My grandmother, Marie Rambert, dancer and founder of the Ballet Rambert, joined the Ballet Russes just at that point when the Ballet Russes was rehearsing with terrible difficulty The Rite of Spring. Rambert was able, through her special training with Jaques Dalcroze in Switzerland, to form an interdisciplinary bridge between Stravinsky and Nijinsky: she became the essential nexus which saved the work from imploding. (The rhythms of the score were incomprehensible to the dancers.) Engaged by Diaghilev to act as an intermediary between Stravinsky and Nijinsky Rambert went on to dance in the famously apocalyptic premiere of Sacre in Paris before fleeing to London just before World War One. Mim (as everyone called her) introduced me to Stravinsky’s ouevre and in my late teens I devoured everything he had written. His Symphonies for Wind Instruments hypnotised me like Bach’s Passacaglia in C Minor; while Bartok’s largescale work, Music for Strings, Percussion and Celesta, actually precipitated an out-of-body experience which haunts me to this day. These composers mingled their influence with that of Debussy, Ravel and Prokofiev whose canon was familiar to me from earliest recollection because my father was a skilled and emotive pianist. His interpretations of Gaspard de la Nuit, Passepied and L’Isle Joyeuse had lulled me to sleep on many a hot tropical evening in the West Indies where I was raised (though I was born in London).

Jazz became very important to me in my twenties, Coltrane and Andrew Hill and in particular. The West-African (Malian) singer-guitarist Ali Farka Toure has also been an inspiration.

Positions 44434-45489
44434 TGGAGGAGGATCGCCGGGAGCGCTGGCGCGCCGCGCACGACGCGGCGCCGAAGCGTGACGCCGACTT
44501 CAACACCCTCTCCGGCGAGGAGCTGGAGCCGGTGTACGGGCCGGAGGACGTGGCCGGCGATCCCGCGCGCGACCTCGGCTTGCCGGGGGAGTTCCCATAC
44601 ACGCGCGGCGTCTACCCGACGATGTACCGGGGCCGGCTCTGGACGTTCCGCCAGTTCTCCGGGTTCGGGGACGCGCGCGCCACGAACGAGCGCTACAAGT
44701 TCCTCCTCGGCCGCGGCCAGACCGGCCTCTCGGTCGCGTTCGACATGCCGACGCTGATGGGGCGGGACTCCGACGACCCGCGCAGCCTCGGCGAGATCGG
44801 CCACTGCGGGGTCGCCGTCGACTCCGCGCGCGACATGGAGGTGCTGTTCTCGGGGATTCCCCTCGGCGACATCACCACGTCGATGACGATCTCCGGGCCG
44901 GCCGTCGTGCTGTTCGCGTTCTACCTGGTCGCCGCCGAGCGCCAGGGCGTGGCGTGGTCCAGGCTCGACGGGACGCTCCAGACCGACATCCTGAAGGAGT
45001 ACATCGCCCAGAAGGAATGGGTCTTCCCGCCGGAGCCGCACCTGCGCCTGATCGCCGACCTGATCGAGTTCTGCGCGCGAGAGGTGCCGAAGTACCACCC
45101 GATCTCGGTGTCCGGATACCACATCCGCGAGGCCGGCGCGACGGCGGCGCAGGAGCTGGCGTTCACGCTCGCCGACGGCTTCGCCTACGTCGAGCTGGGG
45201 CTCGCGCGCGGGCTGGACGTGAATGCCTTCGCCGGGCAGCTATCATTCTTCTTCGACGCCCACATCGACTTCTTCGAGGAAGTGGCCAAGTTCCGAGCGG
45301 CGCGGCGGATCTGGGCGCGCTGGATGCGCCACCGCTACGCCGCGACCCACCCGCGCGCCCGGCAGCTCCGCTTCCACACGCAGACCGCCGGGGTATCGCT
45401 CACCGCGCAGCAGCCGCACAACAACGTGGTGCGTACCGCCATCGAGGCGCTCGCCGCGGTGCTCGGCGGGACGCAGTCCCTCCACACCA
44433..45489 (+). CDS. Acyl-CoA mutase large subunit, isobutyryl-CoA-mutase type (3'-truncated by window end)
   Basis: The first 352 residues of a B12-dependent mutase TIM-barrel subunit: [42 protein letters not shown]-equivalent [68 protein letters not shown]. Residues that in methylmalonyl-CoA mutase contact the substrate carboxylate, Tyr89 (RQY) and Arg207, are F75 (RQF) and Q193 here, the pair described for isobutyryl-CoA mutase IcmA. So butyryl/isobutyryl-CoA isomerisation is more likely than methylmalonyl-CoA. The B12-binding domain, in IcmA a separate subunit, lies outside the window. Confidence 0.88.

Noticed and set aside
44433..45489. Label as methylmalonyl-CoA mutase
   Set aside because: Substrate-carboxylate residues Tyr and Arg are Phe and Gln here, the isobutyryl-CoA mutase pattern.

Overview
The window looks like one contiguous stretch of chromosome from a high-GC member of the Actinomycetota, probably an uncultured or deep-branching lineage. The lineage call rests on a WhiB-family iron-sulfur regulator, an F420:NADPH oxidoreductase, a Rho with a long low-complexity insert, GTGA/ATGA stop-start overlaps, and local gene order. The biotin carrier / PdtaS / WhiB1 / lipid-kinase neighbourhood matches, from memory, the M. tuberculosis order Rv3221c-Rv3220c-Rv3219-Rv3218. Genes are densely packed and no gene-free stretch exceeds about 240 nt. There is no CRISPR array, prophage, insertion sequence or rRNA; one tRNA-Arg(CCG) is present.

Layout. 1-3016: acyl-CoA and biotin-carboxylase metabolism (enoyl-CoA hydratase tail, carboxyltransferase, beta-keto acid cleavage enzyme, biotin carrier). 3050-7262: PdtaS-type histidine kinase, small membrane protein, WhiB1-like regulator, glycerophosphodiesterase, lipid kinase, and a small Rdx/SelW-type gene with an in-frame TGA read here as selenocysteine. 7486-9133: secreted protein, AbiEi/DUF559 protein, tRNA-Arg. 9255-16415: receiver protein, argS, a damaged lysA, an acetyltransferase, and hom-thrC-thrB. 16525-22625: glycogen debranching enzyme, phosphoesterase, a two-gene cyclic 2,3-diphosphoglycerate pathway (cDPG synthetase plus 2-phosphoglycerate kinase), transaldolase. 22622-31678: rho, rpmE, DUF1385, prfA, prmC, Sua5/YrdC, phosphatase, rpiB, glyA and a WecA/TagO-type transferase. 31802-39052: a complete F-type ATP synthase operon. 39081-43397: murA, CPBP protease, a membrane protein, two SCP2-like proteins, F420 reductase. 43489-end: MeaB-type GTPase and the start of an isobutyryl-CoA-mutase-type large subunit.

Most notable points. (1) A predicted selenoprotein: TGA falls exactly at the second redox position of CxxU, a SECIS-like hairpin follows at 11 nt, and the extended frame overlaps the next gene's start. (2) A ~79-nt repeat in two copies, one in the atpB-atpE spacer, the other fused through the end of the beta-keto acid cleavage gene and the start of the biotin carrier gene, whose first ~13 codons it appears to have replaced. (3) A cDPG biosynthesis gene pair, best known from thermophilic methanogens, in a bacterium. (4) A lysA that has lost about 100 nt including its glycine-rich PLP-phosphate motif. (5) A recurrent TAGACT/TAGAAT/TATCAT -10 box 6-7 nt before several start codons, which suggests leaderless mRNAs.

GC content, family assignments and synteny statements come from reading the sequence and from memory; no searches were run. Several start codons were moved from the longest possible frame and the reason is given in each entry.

You’ve said something about your musical background, could you now say something about the work itself, this fusion of poetry and piano music.


Honeyland is dedicated to Cedella Booker (1926-2008) the mother of Bob Marley, regarded during her life as Jamaica’s First Lady. Describing (in her wonderful biography of her son) her struggle to raise Bob all on her own in the hills of Nine Mile ‘Ma’ Booker mentions a green mountain-retreat where she found solace and comfort when times were harsh: the place she called ‘Honeyland’.

There are fifteen ‘wordscapes’ here, my own compositions performed by Lucie Rejchrtova combining a relaxed modern delivery with a classical impressionistic feel.

Is this a new approach entirely? I am not aware that my contemporaries have used a similar modality. Greek poets of the Homeric era incanted lyre-in-hand (the recitative of opera was supposed to be a reinvention of the Greek art of incantation, in which the harpsichord replaced the lyre) so perhaps Honeyland is an attempt to revisit the performance-poetry of antiquity. Yet I cannot help feeling that the future of poetry lies in this art-form forging an ever-closer symbiotic relationship with music. I often ponder the post-literary Rimbaud returning to his mother’s farm in the Ardennes from one of his wanderlust adventures and carving a piano-keyboard on the dining-room table while Shadowmouth - Madame Rimbaud’s nickname with her son - was downtown on a shopping expedition. (A few days before she had pointblank refused to buy him a piano when he announced to her that he had invented a new kind of music.) Madame Rimbaud, a workaday Ardennaise peasant with profoundest religious convictions, returned to find the prophet silently practicing his new music at the defaced table.